To build your practice faster create a “Focus 30 List”

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Most attorneys know a lot of people. Hundreds, perhaps thousands of people–clients, former clients, attorneys, referral sources, prospects, friends and family, business contacts, community leaders. Your contact list is your most valuable marketing asset.

People who have inquired about your services are more likely to hire you than people who don’t know your name. People who have hired you before are likely to hire you again. People who have referred clients in the past are likely to refer in the future. The best way to grow any law practice is to stay in touch with the people who know, like, and trust you. Nurture this list and the people on it and your practice will grow.

But you can’t possibly give everyone on your list the same amount of attention. There simply isn’t time. And some people are more valuable to you than others. Your best client is obviously in a different category than someone who has never hired you. Someone who refers you two or three clients every month deserves more attention than someone who sent you one client last year.

You need a “Focus 30” list– a list of your 30 most valuable contacts.

These are your best clients and referral sources, your most promising prospects, the most influential and helpful professionals you know. Put their names on a list and carry it with you. Post it next to your computer. Keep it in front of you everywhere you go.

Why 30? Because experts tell us that’s about the maximum anyone can effectively work with at any one time. Whereas you will write and occasionally call the people on your master list, the people on your Focus 30 list get your personal time. You will talk to them every week, maybe even every day. You will meet with them every month. You give them your time and energy because they are the 30 most important people in your professional life.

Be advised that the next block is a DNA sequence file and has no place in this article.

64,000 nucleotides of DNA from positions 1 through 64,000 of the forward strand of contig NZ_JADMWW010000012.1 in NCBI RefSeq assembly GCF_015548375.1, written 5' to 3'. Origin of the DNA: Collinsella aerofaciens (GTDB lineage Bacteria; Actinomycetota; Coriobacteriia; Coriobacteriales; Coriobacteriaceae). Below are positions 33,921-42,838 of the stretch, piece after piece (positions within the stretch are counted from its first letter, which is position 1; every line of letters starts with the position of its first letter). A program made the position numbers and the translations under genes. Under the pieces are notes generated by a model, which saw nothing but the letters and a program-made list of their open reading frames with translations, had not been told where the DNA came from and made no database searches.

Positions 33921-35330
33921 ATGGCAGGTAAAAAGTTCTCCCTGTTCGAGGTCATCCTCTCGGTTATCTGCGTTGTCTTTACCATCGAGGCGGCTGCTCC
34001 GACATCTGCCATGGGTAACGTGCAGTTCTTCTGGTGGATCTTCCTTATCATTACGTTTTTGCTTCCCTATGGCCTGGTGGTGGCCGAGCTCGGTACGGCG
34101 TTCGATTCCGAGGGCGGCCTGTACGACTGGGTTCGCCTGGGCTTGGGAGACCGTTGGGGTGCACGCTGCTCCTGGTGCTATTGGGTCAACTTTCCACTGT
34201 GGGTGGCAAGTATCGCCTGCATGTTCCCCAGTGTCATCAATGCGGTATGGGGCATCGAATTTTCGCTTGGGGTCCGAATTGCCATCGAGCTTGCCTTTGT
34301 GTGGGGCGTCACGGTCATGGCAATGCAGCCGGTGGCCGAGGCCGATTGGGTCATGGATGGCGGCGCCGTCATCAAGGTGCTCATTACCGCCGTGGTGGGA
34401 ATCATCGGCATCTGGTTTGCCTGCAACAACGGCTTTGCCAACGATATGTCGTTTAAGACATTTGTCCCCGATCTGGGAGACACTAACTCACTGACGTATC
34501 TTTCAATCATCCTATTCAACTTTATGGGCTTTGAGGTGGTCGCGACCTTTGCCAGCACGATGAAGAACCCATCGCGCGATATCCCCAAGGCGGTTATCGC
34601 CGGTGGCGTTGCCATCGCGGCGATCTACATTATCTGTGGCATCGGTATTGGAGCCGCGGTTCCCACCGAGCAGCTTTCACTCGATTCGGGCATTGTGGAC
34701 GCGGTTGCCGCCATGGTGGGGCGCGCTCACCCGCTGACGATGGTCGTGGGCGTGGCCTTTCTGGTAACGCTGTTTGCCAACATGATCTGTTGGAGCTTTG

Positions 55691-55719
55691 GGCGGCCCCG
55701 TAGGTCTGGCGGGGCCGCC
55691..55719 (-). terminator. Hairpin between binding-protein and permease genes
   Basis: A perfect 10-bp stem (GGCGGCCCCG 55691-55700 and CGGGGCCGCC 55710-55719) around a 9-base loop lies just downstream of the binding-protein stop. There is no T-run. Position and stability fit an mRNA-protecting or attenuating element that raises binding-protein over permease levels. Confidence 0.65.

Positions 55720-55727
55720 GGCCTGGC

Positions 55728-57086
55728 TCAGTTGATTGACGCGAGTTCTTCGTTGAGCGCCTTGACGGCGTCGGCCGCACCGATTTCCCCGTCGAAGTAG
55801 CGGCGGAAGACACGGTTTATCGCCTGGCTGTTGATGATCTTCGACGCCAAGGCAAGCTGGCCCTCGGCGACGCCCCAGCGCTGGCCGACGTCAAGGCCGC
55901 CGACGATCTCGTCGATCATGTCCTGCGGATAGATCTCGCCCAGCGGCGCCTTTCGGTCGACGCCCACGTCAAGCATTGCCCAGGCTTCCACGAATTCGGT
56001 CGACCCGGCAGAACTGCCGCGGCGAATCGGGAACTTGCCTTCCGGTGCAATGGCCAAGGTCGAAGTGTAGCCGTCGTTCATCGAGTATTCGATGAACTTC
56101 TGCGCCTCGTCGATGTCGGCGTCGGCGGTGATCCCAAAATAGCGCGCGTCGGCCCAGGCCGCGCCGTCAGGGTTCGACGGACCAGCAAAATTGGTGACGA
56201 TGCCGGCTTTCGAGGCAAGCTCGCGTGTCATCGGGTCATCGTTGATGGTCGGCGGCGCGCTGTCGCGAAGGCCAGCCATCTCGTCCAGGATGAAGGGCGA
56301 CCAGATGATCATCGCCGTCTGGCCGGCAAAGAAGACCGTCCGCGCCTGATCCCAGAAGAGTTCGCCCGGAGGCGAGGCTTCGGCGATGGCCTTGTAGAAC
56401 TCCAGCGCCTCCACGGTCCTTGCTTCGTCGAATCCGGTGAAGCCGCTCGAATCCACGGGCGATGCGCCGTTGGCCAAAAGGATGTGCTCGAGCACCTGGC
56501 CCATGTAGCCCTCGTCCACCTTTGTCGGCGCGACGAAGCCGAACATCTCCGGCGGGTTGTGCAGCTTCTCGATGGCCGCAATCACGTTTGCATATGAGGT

Build or strengthen your relationship with your Focus 30. Call them, just to see how they’re doing. Send them business. Get to know their families, their employees, and their best contacts. Dedicate 80% of your time to your Focus 30 list, 20% to everyone else.

Your list will change over time. You will add people as they play a more prominent role in your life and remove those who drift away. Someone you thought deserved to be on the list will disappoint you. Someone who isn’t even on your radar today will emerge as a valuable ally tomorrow.

Your list may start out with only five or ten people. No hurry. Start with them.

When you get to thirty, you’ll need to pare some names to make room for others. Continually upgrade your list so that you focus on the best. And when you have 30 of the best, upgrade your list to the “best of the best”.

Eventually, you will have 30 people who send you so much business you won’t be able to handle it all.

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